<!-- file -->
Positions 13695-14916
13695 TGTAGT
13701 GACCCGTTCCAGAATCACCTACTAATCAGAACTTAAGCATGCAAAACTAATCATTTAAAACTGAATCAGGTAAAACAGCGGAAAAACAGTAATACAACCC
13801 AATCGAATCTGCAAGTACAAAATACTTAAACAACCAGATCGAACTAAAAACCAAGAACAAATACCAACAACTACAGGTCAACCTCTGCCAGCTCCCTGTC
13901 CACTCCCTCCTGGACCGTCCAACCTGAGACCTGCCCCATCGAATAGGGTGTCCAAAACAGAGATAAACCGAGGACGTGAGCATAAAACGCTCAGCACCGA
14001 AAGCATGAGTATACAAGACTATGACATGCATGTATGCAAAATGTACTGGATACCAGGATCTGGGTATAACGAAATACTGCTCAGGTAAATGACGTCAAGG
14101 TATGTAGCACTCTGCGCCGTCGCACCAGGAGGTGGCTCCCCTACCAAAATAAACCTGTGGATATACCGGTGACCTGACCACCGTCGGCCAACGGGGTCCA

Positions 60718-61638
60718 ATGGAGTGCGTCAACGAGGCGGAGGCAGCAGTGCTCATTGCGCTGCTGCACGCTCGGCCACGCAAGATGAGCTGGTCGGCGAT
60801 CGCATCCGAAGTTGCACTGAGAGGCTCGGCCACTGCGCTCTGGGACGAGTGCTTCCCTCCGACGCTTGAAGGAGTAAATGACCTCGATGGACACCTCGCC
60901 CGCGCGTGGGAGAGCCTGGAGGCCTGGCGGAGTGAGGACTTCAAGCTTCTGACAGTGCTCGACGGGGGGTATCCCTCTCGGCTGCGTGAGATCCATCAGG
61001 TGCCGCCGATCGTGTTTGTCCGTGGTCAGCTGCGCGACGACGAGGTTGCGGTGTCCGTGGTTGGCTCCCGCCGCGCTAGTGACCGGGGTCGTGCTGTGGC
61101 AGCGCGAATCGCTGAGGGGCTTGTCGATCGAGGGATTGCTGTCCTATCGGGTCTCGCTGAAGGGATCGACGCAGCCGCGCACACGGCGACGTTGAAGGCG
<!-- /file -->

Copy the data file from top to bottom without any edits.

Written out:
Positions 13695-14916
13695 TGTAGT
13701 GACCCGTTCCAGAATCACCTACTAATCAGAACTTAAGCATGCAAAACTAATCATTTAAAACTGAATCAGGTAAAACAGCGGAAAAACAGTAATACAACCC
13801 AATCGAATCTGCAAGTACAAAATACTTAAACAACCAGATCGAACTAAAAACCAAGAACAAATACCAACAACTACAGGTCAACCTCTGCCAGCTCCCTGTC
13901 CACTCCCTCCTGGACCGTCCAACCTGAGACCTGCCCCATCGAATAGGGTGTCCAAAACAGAGATAAACCGAGGACGTGAGCATAAAACGCTCAGCACCGA
14001 AAGCATGAGTATACAAGACTATGACATGCATGTATGCAAAATGTACTGGATACCAGGATCTGGGTATAACGAAATACTGCTCAGGTAAATGACGTCAAGG
14101 TATGTAGCACTCTGCGCCGTCGCACCAGGAGGTGGCTCCCCTACCAAAATAAACCTGTGGATATACCGGTGACCTGACCACCGTCGGCCAACGGGGTCCA

Positions 60718-61638
60718 ATGGAGTGCGTCAACGAGGCGGAGGCAGCAGTGCTCATTGCGCTGCTGCACGCTCGGCCACGCAAGATGAGCTGGTCGGCGAT
60801 CGCATCCGAAGTTGCACTGAGAGGCTCGGCCACTGCGCTCTGGGACGAGTGCTTCCCTCCGACGCTTGAAGGAGTAAATGACCTCGATGGACACCTCGCC
60901 CGCGCGTGGGAGAGCCTGGAGGCCTGGCGGAGTGAGGACTTCAAGCTTCTGACAGTGCTCGACGGGGGGTATCCCTCTCGGCTGCGTGAGATCCATCAGG
61001 TGCCGCCGATCGTGTTTGTCCGTGGTCAGCTGCGCGACGACGAGGTTGCGGTGTCCGTGGTTGGCTCCCGCCGCGCTAGTGACCGGGGTCGTGCTGTGGC
61101 AGCGCGAATCGCTGAGGGGCTTGTCGATCGAGGGATTGCTGTCCTATCGGGTCTCGCTGAAGGGATCGACGCAGCCGCGCACACGGCGACGTTGAAGGCG